These resources are in addition to U.S. assistance already being provided to Georgia under existing programs, and they will be complemented by expanded efforts to promote more trade and more investment in Georgia.
We foresee our support for Georgia as part of a larger international effort. We are pleased that the Georgian Government is working closely with the International Monetary Fund to develop a program to help Georgian – the Georgian economy recover from the impact of the invasion. That effort is essential, as are other programs of support now being generated in multilateral development banks.
We will also continue to work closely with our partners in the European Union. The EU has offered to host an international donors conference, and the United States looks forward to bringing this $1 billion assistance package to that event and to being a part of other international efforts to coordinate donors’ support for Georgia.
The billion dollar support package that I am announcing today marks a significant contribution to our long-term commitment to ensure that Georgia’s economic success continues and to deepen our trade and commercial relations with Georgia. With our full support and with the support of the entire free world, a democratic Georgia will survive, will rebuild, and will thrive.
Thank you very much.
MR. MCCORMACK: We’ll take a few questions. The first one goes to Sue Cornwell of Reuters.
QUESTION: What options are you considering for rebuilding Georgia’s military? And why have you not come forward with punitive consequences for Russia’s flouting of the ceasefire agreement? Is that because your options are limited?
SECRETARY RICE: Well, let me start with the first question. This is a reconstruction package for the Georgian economy. It is not yet time to look at the questions of assistance on the military side. Right now, we’re responding to what we consider to be urgent needs to make certain that the Georgian economy survives and indeed thrives.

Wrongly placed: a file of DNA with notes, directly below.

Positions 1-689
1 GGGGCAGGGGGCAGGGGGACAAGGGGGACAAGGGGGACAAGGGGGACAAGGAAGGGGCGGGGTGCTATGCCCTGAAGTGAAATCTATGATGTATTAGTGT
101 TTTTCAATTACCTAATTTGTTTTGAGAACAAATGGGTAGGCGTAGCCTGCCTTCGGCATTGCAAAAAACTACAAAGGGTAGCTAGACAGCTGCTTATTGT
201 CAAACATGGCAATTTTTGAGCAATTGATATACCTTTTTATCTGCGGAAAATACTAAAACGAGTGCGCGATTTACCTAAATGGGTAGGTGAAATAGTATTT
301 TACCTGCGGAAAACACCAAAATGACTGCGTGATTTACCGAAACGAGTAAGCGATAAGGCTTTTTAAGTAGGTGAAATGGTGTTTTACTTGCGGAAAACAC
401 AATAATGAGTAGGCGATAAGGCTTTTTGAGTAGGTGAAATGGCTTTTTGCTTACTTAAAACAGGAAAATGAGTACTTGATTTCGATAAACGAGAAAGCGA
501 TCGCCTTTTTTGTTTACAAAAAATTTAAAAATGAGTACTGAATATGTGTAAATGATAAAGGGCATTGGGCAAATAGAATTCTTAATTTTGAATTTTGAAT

As to actions concerning Russia, we’ve been very clear that Russia cannot have it both ways. It cannot, both, behave in ways that would have been associated with another time and place decades ago and expect to enjoy the benefits of the international community into which Russia had begun integrating, and which Russians – Russia’s president, President Medvedev, laid out a very extensive vision of how Russia might modernize and integrate even further. I think President Bush put it well when he said that it does call into question Russia’s commitment to the principles that underlie many of the diplomatic, economic, and security institutions into which Russia had been integrated – integrating.
But let me just make very clear that, right now, it is very clear that Russia is not achieving its objectives. Georgian democracy is standing. It is thriving. It is receiving extraordinary international support. That, despite the unfortunate Russian decision to recognize South Ossetia and Abkhazia, which are zones of conflict and which, in the very ceasefire agreement that Russia signed, were to be subject of international discussions. And that has brought widespread condemnation and almost no one following suit, I might note. It really isn’t a very impressive list to have Abkhazia and South Ossetia recognize each other, and I don’t know what Hamas is doing recognizing anybody, given that I don’t think they’re a state.